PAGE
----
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ence, in that we are honestly endeavoring to lay a definite and stable foundation, upon which in time to come a scientific anthropology may be based.

The materials with which we have to do are fully as varied as were those in my illustration, for we as anthropologists take for our motto the sentiment of Chremes, so often quoted in this section, humani nihil a nobis alienum putamus (we think nothing human foreign to us), and they are too often fully as fragmentary. The bones, weapons, and pottery which form our only sources of knowledge concerning prehistoric races of men, generally come to us as much altered from their original forms as are the rusty polyhedra which once were the receptacles of or sardines. The traditions, customs, and scraps of folk lore which are treasures to the constructive anthropologist, are usually discovered as empty shells, in form as much altered from their original conditions as are those smooth fragments of hollow white cylinders which once held the delicate products of the factory of Keiller or Cairns.

I have said that anthropology has not yet made good its title to be ranked as an independent science. This is indicated by the difficulty of framing a definition at the same time comprehensive and distinctive. Mr. Galton characterizes it as the study of what men are in body and mind, how they came to be what they are, and whither the race is tending; General Pitt-Rivers, as the science which ascertains the true causes for all the phenomena of human life. I shall not try to improve upon these definitions, although they both are manifestly defective. On the one side our subject is a branch of biology, but we are more than biologists compiling a monograph on the natural history of our species, as M. de Quatrefages would have it. Many of the problems with which we deal are common to us and to psychologists; others are common to us and to students of history, of sociology, of philology, and of religion; and, in addition, we have to treat of a large number of other matters ├Žsthetic, artistic, and technical, which it is difficult to range under any subordinate category.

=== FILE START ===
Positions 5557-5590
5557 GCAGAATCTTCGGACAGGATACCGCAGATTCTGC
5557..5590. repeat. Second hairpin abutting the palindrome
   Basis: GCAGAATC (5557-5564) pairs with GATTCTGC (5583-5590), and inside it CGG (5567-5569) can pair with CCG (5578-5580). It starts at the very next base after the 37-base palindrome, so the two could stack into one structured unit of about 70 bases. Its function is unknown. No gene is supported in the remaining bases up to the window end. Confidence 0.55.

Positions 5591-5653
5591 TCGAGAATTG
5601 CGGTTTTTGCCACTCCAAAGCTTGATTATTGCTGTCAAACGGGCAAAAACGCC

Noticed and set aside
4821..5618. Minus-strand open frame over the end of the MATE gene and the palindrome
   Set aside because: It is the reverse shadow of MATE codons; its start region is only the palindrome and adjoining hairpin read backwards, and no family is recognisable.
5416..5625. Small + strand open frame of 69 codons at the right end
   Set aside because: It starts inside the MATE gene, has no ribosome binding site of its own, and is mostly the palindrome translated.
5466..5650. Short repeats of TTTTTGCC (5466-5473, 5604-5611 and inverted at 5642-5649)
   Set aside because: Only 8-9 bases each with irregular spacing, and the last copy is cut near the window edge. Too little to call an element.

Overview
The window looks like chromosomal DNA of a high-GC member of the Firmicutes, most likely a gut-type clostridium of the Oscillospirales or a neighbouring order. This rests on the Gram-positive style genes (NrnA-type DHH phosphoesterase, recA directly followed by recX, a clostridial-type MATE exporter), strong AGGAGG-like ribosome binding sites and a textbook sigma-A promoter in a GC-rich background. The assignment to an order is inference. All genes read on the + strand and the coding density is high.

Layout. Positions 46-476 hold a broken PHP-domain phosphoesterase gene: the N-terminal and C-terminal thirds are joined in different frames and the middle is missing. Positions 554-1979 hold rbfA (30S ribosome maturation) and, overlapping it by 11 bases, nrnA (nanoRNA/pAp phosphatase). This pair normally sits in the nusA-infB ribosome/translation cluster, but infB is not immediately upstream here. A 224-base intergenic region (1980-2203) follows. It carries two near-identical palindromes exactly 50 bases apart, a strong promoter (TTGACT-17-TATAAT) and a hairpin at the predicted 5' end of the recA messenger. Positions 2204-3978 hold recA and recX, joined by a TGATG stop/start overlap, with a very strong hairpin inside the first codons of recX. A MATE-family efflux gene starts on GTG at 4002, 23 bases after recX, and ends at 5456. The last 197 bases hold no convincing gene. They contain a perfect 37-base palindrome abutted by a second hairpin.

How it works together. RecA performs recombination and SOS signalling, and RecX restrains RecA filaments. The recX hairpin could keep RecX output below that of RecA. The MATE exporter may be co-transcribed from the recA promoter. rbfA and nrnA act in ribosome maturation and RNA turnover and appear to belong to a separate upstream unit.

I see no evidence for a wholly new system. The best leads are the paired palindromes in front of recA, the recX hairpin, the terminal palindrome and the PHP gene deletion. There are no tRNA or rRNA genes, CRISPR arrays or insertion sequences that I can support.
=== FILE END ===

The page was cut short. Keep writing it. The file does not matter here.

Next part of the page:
In view of the encyclopedic range of knowledge necessary for the equipment of an accomplished anthropologist, it is little wonder that we should be, as we indeed are, little better than smatterers. Its many-sided affinities, its want of definite limitation, and the recent date of its admission to the position of an independent branch of knowledge, have hitherto caused anthropology to fare badly in our universities. In this respect, however, we are improving, and now in the two great English universities there are departments for the study of the natural history of man and of his works.

Out of the great assemblage of topics which come within our